Well. This is going to take longer than expected.

I fondly look back on a time where we were guessing the Production Books were only about 50 pages each, that 50 pages would not take long to scan and that this part of the project would be a breeze.  Gee were we wrong.

Our trip to the library this past Thursday night was actually our second day of scanning (yes, we were a little behind schedule and only had the first book done). Determined to keep up with our set goals, we convened at 7:00 PM and decided we would not leave until we got through both 1958 and 1969.  Needless to say, we had our work cut out for us. By the time Mary Haynes and I crawled out of the recesses of the archives around 12:30 AM, the only things we knew were “Preview” “Scan” “Add Page”. What took us so long was the nightmarish discovery that the Production Books actually average around 75-80 pages a piece; I can only thank the heavens we narrowed down to 9 books total instead of getting ambitious.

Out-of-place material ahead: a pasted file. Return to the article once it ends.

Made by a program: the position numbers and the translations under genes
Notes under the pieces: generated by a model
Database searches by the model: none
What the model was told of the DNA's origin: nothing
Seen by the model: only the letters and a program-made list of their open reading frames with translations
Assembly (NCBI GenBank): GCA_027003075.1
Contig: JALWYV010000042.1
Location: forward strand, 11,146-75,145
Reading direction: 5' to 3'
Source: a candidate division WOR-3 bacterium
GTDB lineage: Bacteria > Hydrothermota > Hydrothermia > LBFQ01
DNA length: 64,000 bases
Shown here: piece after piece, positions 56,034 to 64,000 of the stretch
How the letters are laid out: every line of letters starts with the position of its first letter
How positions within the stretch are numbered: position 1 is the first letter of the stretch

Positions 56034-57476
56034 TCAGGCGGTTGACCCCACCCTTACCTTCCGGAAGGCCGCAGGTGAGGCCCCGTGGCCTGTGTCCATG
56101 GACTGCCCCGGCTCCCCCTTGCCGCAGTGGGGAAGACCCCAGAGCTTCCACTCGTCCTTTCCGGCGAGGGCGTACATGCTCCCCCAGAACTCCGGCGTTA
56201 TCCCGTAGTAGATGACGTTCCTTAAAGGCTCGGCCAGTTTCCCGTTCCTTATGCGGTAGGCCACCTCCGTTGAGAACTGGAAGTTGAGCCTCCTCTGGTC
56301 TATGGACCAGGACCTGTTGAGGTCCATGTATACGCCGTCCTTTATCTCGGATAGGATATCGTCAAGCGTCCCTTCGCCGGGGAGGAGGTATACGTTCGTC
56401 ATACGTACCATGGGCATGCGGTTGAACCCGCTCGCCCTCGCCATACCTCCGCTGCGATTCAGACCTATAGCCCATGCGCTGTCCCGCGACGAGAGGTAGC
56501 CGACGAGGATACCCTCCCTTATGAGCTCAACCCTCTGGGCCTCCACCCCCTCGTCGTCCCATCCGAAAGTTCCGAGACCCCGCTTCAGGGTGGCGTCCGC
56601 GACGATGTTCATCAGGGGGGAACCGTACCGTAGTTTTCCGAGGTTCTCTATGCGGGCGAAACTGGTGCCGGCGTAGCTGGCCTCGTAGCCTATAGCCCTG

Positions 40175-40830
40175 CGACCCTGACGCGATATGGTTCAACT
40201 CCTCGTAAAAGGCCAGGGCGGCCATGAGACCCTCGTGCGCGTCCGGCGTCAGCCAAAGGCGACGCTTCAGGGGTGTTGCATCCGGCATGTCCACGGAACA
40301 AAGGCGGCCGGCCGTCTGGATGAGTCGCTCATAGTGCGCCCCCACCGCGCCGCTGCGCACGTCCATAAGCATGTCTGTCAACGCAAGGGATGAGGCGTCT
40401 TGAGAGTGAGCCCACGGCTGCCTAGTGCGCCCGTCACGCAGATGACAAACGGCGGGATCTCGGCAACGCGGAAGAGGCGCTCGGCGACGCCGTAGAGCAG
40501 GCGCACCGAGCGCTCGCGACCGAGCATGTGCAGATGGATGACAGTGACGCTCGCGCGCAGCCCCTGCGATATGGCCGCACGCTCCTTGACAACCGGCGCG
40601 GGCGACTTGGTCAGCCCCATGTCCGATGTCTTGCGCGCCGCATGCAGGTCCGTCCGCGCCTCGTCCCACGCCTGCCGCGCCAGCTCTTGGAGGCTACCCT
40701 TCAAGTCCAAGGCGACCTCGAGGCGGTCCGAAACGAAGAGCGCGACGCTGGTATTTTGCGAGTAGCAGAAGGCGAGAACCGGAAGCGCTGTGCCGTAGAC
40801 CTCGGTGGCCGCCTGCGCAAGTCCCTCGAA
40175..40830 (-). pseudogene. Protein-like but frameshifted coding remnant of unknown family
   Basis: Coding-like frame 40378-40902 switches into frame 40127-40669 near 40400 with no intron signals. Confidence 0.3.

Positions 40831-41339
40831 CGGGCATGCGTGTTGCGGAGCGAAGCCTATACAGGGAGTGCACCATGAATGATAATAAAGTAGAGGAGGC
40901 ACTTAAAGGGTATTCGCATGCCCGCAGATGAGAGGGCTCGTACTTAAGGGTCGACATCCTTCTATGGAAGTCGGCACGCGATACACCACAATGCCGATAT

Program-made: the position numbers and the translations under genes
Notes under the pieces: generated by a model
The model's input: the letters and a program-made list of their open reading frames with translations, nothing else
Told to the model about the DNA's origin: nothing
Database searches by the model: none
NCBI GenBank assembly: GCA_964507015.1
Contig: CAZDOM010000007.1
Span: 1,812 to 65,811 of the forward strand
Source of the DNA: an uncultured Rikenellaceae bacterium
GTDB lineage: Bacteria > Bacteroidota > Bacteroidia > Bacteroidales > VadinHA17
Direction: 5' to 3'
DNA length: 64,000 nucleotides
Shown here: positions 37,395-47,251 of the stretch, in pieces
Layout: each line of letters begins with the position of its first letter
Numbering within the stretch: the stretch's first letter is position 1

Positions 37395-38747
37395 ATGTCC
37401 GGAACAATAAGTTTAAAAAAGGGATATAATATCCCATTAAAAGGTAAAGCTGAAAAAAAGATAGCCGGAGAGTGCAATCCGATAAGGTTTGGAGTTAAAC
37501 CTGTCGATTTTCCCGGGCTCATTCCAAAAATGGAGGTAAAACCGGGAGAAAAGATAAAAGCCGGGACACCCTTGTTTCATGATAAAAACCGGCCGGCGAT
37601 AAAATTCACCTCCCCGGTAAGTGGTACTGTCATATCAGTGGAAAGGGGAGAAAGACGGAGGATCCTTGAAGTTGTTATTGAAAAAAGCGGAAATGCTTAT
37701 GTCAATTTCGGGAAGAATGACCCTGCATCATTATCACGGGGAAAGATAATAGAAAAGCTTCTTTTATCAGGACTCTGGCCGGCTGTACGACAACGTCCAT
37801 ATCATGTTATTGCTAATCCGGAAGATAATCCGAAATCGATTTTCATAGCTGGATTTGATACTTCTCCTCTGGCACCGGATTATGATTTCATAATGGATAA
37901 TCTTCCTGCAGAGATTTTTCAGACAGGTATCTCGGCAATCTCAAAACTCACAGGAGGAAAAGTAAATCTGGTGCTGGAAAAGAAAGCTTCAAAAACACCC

I will say that the actual books, as opposed to the early years of regulatory folders like 1958 had, went a lot faster. While it seemed like there was more content in them, they were missing all of the miscellaneous receipts and scrap pieces that made up the folders. That being said, I am glad that we were able to deal with a couple of years of the folders so that we could show why the Production Books became the big deal that they are now. Seeing the disorganization and missing pieces of years without the books, it gives us more insight into how the Books became actual books.

Hopefully now that we know what it takes to scan the books, we can plan our course of action from here on much more efficiently. We still have a lot of archive hours ahead of us, but this gave us the solid start that we needed to get our heads in the game.